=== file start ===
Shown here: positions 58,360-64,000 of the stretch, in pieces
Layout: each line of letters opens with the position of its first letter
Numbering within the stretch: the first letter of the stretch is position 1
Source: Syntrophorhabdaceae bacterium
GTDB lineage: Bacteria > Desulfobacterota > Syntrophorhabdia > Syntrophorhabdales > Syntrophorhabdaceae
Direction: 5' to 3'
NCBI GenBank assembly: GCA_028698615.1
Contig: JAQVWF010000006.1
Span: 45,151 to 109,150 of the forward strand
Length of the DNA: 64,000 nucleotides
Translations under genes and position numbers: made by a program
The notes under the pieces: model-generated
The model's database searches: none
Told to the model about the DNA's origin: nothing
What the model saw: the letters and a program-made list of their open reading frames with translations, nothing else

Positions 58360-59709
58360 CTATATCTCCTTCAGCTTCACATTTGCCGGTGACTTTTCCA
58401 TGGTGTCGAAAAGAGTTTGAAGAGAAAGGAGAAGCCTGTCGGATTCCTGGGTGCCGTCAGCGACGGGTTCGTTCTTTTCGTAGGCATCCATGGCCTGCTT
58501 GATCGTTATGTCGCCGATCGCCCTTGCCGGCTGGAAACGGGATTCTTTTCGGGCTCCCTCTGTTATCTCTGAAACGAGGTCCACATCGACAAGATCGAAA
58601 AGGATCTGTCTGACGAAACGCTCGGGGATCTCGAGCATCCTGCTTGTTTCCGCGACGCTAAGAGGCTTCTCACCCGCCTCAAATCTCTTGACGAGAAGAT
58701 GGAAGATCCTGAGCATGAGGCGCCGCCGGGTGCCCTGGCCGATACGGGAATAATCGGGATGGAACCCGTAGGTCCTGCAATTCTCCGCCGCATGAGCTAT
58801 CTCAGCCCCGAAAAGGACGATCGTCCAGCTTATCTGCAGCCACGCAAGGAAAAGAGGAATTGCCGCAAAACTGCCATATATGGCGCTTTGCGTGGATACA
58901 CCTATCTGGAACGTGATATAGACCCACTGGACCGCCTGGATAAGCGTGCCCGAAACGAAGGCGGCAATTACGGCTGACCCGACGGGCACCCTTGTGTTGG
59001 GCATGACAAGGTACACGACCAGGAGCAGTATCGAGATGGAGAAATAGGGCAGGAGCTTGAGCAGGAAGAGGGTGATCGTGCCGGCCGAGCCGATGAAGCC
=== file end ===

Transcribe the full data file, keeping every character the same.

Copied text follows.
Shown here: positions 58,360-64,000 of the stretch, in pieces
Layout: each line of letters opens with the position of its first letter
Numbering within the stretch: the first letter of the stretch is position 1
Source: Syntrophorhabdaceae bacterium
GTDB lineage: Bacteria > Desulfobacterota > Syntrophorhabdia > Syntrophorhabdales > Syntrophorhabdaceae
Direction: 5' to 3'
NCBI GenBank assembly: GCA_028698615.1
Contig: JAQVWF010000006.1
Span: 45,151 to 109,150 of the forward strand
Length of the DNA: 64,000 nucleotides
Translations under genes and position numbers: made by a program
The notes under the pieces: model-generated
The model's database searches: none
Told to the model about the DNA's origin: nothing
What the model saw: the letters and a program-made list of their open reading frames with translations, nothing else

Positions 58360-59709
58360 CTATATCTCCTTCAGCTTCACATTTGCCGGTGACTTTTCCA
58401 TGGTGTCGAAAAGAGTTTGAAGAGAAAGGAGAAGCCTGTCGGATTCCTGGGTGCCGTCAGCGACGGGTTCGTTCTTTTCGTAGGCATCCATGGCCTGCTT
58501 GATCGTTATGTCGCCGATCGCCCTTGCCGGCTGGAAACGGGATTCTTTTCGGGCTCCCTCTGTTATCTCTGAAACGAGGTCCACATCGACAAGATCGAAA
58601 AGGATCTGTCTGACGAAACGCTCGGGGATCTCGAGCATCCTGCTTGTTTCCGCGACGCTAAGAGGCTTCTCACCCGCCTCAAATCTCTTGACGAGAAGAT
58701 GGAAGATCCTGAGCATGAGGCGCCGCCGGGTGCCCTGGCCGATACGGGAATAATCGGGATGGAACCCGTAGGTCCTGCAATTCTCCGCCGCATGAGCTAT
58801 CTCAGCCCCGAAAAGGACGATCGTCCAGCTTATCTGCAGCCACGCAAGGAAAAGAGGAATTGCCGCAAAACTGCCATATATGGCGCTTTGCGTGGATACA
58901 CCTATCTGGAACGTGATATAGACCCACTGGACCGCCTGGATAAGCGTGCCCGAAACGAAGGCGGCAATTACGGCTGACCCGACGGGCACCCTTGTGTTGG
59001 GCATGACAAGGTACACGACCAGGAGCAGTATCGAGATGGAGAAATAGGGCAGGAGCTTGAGCAGGAAGAGGGTGATCGTGCCGGCCGAGCCGATGAAGCC